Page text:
Types of Bipolar Disorder

There are three types of bipolar disorder, each with their own defining characteristics. 

  • Bipolar I Disorder: defined by severe manic episodes lasting at least seven days, as well as depressive episodes lasting at least two weeks
  • Bipolar II Disorder: defined by pattern of depressive and hypomanic episodes, but not manic episodes as severe as with Bipolar I
  • Cyclothymic Disorder: defined by periods of depressive and hypomanic symptoms lasting for at least two years, however, the symptoms do not meet the diagnostic requirements for a hypomanic episode and a depressive episode


People having a manic episode may:

  • Feel “up” or “high”
  • Feel jumpy or wired
  • Have decreased need for sleep
  • Talk very fast
  • Be distractible
  • Feel as though their thoughts are racing
  • Have heightened self-confidence and feel more powerful, important, or talented
  • Think they can do many things at once
  • Engage in risky activities
  • Feel irritable
  • Experience a loss of appetite

People having a depressive episode may:

  • Feel “down” or “empty”
  • Feel slowed down
  • Feel sad or hopeless
  • Increased appetite, leading to possible weight gain
  • Have trouble sleeping or be sleeping too much
  • Decreased ability to concentrate or make decisions
  • Feel unable to do everyday tasks
  • Be forgetful
  • Talk very slowly
  • Have little or no interest in activities that are normally enjoyable


Treatment can often provide individuals relief from symptoms. Plans may vary but commonly include a combination of:

  • Psychotherapy
    • Psychotherapy (talk therapy) helps reduce symptoms of bipolar disorder for many. Cognitive behavioral therapy (CBT) is often used to treat bipolar disorder. CBT teaches individuals to identity and work towards changing negative emotions, thoughts, and behaviors.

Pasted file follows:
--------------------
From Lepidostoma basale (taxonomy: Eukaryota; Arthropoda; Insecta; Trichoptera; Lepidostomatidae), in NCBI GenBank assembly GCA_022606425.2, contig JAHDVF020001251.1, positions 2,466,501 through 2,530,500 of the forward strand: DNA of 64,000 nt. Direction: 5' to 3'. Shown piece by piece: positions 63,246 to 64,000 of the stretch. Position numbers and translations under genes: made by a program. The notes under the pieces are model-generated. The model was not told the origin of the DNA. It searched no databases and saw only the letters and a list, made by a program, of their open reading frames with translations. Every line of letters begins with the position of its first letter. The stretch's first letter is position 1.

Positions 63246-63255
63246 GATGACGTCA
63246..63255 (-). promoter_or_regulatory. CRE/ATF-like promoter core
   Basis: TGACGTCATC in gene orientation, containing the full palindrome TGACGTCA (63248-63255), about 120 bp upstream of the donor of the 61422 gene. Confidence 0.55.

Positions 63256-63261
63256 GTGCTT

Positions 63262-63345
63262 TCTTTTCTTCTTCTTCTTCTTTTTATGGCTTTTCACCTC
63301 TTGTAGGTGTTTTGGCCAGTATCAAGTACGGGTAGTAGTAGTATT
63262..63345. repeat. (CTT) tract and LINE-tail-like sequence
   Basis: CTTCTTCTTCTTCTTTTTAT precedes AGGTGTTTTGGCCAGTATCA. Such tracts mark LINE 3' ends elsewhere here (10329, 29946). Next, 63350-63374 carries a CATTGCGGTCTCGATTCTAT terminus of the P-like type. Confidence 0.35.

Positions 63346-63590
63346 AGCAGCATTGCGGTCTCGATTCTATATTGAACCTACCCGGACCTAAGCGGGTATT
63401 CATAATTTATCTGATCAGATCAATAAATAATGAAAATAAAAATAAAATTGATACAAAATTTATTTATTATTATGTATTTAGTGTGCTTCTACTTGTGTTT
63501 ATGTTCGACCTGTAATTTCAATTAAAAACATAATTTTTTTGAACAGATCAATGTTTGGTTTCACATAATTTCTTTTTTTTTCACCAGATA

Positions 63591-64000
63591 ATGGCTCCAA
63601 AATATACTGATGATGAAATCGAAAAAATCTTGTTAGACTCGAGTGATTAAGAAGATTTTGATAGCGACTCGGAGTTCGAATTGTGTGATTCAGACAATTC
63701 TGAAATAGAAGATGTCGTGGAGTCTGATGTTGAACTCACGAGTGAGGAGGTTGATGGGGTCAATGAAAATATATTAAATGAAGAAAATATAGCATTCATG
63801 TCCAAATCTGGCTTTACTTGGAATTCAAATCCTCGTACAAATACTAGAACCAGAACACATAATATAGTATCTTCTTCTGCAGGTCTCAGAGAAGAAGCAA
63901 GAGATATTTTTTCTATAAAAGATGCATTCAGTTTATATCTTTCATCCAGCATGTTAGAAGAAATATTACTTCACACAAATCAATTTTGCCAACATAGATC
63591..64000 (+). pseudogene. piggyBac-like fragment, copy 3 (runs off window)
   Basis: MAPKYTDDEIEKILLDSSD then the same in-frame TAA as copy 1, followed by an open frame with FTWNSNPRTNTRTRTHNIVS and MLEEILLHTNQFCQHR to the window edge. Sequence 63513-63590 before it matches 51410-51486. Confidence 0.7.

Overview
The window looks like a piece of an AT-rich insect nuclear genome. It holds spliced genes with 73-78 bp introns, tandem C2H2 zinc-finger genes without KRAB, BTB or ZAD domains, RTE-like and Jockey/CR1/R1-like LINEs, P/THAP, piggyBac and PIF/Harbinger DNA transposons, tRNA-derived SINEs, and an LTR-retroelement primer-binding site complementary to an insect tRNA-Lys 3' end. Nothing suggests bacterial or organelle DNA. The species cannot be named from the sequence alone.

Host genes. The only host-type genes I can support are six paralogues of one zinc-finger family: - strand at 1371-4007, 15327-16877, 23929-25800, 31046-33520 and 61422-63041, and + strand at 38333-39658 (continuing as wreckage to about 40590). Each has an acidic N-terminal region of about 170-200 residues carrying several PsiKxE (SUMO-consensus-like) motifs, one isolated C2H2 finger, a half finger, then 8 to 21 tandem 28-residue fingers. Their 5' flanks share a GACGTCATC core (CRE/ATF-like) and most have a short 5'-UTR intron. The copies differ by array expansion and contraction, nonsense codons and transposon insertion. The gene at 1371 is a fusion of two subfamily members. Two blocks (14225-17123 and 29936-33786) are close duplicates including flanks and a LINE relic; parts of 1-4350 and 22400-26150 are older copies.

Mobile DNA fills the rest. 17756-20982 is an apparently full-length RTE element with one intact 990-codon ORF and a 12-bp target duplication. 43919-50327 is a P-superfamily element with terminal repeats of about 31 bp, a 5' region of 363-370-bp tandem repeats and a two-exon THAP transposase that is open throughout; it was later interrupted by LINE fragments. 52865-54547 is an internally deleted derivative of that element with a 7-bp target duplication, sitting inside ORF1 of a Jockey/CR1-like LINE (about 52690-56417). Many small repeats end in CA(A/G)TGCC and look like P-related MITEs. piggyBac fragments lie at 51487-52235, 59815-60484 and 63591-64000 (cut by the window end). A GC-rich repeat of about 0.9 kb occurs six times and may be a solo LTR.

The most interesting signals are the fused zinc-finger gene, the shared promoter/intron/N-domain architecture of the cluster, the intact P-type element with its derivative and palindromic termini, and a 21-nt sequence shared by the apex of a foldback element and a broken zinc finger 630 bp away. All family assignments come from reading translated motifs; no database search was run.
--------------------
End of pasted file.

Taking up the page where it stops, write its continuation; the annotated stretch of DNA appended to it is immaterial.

• Medication
    • Medications are often used to help decrease the symptoms of bipolar disorder. 
    • Bipolar disorder can be treated with various medications including mood stabilizers, second-generation antipsychotics, and antidepressants. In addition, medications used for sleep or to decrease anxiety may be prescribed.
    • Many people work with their health care provider to try a few medications before deciding which is best for them in the long-term.


World Brain Day

Brain Health Day

Brain Health Day is recognized annually on July 22nd. The day aims to bring awareness to all brain disorders, including mental health. The World Federation of Neurology promotes Brain Health Day (BHD) through increasing awareness, prevention, advocacy, education, and access to health care.

There are many steps you can take to better the health of your brain. The following list consists of various ways you can start bettering your brain health today.


Many studies have linked regular exercise as a key component in slowing age-related brain deterioration. In addition, exercise has been found to help individuals maintain their cognitive abilities that may decrease with age. Exercise for brain health does not simply mean physical exercise, but also mental. Continued learning and mind games, such as chess or word puzzles, can also help improve and maintain brain health. 


Sleep is essential to brain health and function. According to the CDC’s sleep guidelines, adults aged 18-60 should get at least 7 hours of sleep each night. When getting enough sleep, your brain can think more clearly, focus better, and more.


Many people associate their diet with only the health of their body, and not their mind. Contrary to this belief, proper nutrition is key to a healthy brain. By eating a balanced diet that includes fruits, vegetables, whole grains, and protein, you are promoting the health of your brain. Nutrition plays an essential role in preventing many brain disorders, as well as mental health disorders.

Learn More

To learn more about improving the health of your brain, we recommend contacting your health care provider. 

To read more about the Brain Health Day and the brain in general, the following resources are suggested:

World Federation of Neurology:

American Brain Foundation:

NIMH, “The Teen Brain: 7 Things to Know”:

NIMH, “Get Excited About the Brain” Activity Book for Children Ages 8-12:


Practicing Self-Care

You can better the health of both your mind and body by practicing self-care. Many people find it challenging to start practicing self-care, as they may not think they don’t have the time or resources. However, there are a countless number of ways individuals can take care of themselves. It is important to create a unique self-care plan tailored to your specific wants and needs. 

The following list consists of suggestions for practicing self-care:

Use Positive Affirmations

Take time to recognize your successes. By recognizing your achievements, you are also more likely to believe in your ability to reach your goals. By using positive affirmations, many people find that their self-esteem and outlook on life improves.

Get Active